Today in LGBT History – August 6

Kelly and I went on a 10-mile hike yesterday with our Sequim hiking group. From start to finish, the conversation was about this administration, this regime under which we are now living. Most of us in the group were lesbians or gay men and we all acknowledged that we’re fearful for our lives. The threat is very real and it permeates everything we do. I’m glad that we were in the company of like-minded progressive people on our hike, but we all agreed that we’re suffering from trump fatigue.

By the way, remember the name Hope Hicks. She’s the highest paid, no-experienced person in the White House, has an office next to his, travels with trump everywhere, and is suspected of being trump’s girlfriend. As we hiked, we made up scenarios, one of which that Melania dumps trump for Putin. This one was our favorite!

Today I will read the book Tyranny.

 Today in LGBT History – August 6

390, Italy – Valentinian, Arcadius, and Theodosius wrote to the Roman city vicar that they cannot tolerate Rome “being stained any longer by the contamination of male effeminacy…” They call for death by fire.

1637 – The Plymouth, Massachusetts court finds John Alexander and Thomas Roberts guilty of “often spending their seed one upon the other” though they are not charged with sodomy. Both were severely whipped, and Alexander was branded on the shoulder and banished from the colony. Although the colony had made sodomy punishable by death the previous year, it required penetration that was not proven in this case.

1862 – A transgender soldier, Albert Cashier (December 25, 1843 – October 10, 1915), enlists in the 95th Illinois Infantry and is assigned to Company G of the Union Army. Cashier adopted the identity of a man before enlisting, and maintained it for most of the remainder of his life. He became famous as one of a number of women soldiers who served as men during the Civil War, although the consistent and long-term commitment to the male identity has prompted some contemporary scholars to suggest that Cashier was a trans man. In 1911, Cashier was hit by a car that broke his leg. A physician discovered his secret in the hospital, but did not disclose the information. On May 5, 1911, because he was no longer able to work, Cashier was moved to the Soldiers and Sailors home in Quincy, Illinois. During this stay, Albert was visited by many of his fellow soldiers from Ninety-fifth Regiment. He lived there until his mental state deteriorated. He was moved to the Watertown State Hospital for the Insane in March 1914. Attendants at the Watertown State Hospital discovered that Albert was female when giving him a bath, at which point – and at age 70 –  he was made to wear women’s clothes again after fifty years. His tombstone reads “Albert D. J. Cashier, Co. G, 95 Ill. Inf.” His birth name of Jennie Hodgers was discovered nine years later so a second tombstone with both names was placed beside the original.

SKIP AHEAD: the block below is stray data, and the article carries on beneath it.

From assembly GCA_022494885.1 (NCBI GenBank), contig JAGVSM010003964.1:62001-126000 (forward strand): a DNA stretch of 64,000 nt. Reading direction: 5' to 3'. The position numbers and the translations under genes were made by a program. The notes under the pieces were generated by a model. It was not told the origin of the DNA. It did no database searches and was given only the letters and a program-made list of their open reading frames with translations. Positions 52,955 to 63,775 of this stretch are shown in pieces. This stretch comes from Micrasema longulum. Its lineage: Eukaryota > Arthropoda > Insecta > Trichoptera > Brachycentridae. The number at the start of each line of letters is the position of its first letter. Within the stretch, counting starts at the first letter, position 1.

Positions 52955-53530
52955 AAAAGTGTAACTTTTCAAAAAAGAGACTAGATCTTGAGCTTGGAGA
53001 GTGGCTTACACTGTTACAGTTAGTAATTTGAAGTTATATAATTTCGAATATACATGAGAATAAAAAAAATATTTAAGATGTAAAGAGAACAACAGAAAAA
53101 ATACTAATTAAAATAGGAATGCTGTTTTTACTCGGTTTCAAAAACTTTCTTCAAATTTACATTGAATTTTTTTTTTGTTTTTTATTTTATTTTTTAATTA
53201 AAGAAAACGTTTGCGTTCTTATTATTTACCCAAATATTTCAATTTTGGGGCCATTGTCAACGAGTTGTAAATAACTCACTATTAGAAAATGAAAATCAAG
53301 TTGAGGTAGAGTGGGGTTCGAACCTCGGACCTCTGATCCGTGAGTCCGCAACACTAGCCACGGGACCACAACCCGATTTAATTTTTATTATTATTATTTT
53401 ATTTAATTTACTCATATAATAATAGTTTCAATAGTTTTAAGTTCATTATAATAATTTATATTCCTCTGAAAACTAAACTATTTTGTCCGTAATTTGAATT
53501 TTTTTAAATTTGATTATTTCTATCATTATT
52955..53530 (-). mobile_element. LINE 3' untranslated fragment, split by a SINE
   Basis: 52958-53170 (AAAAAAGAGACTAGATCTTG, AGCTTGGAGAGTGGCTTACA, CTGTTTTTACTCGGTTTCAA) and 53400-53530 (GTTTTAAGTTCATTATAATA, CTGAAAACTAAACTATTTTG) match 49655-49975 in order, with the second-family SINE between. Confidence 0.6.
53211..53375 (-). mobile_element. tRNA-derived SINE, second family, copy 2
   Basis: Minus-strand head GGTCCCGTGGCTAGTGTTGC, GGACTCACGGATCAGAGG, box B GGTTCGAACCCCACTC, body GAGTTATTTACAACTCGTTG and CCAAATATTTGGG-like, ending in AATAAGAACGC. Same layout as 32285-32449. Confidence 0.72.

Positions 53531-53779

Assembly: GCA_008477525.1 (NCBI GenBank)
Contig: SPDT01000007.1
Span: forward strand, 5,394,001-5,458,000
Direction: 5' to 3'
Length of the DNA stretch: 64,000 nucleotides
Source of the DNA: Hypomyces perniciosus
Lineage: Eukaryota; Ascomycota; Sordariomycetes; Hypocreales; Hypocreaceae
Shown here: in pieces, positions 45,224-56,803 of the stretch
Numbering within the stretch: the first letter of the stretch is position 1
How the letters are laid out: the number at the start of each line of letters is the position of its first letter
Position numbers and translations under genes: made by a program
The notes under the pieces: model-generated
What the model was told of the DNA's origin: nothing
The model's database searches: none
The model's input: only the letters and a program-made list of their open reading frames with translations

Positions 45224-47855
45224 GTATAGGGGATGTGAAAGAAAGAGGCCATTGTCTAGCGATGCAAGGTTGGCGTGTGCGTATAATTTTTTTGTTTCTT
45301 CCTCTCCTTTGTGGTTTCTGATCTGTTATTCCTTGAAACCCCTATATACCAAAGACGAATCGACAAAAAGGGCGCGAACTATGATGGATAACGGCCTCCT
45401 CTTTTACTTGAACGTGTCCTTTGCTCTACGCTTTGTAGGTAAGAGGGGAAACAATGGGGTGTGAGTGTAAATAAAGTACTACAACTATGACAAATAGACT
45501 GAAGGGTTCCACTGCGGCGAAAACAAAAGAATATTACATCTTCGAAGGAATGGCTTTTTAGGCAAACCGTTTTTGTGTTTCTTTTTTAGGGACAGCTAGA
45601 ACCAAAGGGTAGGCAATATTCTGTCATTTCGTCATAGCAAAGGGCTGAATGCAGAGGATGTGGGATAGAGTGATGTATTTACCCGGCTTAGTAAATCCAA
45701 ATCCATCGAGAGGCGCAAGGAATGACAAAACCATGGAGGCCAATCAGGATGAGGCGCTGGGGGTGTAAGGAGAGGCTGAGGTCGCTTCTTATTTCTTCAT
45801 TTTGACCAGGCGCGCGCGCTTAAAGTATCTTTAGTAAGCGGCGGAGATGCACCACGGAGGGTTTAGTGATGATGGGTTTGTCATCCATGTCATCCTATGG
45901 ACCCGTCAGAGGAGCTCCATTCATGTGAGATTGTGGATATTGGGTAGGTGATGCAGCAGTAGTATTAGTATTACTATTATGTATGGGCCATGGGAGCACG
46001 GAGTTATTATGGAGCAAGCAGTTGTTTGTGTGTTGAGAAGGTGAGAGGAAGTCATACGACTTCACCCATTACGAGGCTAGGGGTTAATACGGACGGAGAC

1868 – Florida revises its sodomy law, making sodomy punishable by up to 20 years in prison.

1885 – British Parliament votes to make homosexual acts a criminal offense.

1913 – Dr. Magnus Hirschfeld (May 14, 1868 – May 14, 1935), crusaded for the repeal of sodomy laws in Germany and founded two organizations for homosexuals. On this day he spoke at the International Medical Conference in London and met with British gays to discuss forming a London branch of the Scientific Humanitarian Committee. Hirschfeld was a German Jewish physician and sexologist educated primarily in Germany. He based his practice in Berlin-Charlottenburg. An outspoken advocate for sexual minorities, Hirschfeld founded the Scientific Humanitarian Committee. Historian Dustin Goltz characterized this group as having carried out “the first advocacy for homosexual and transgender rights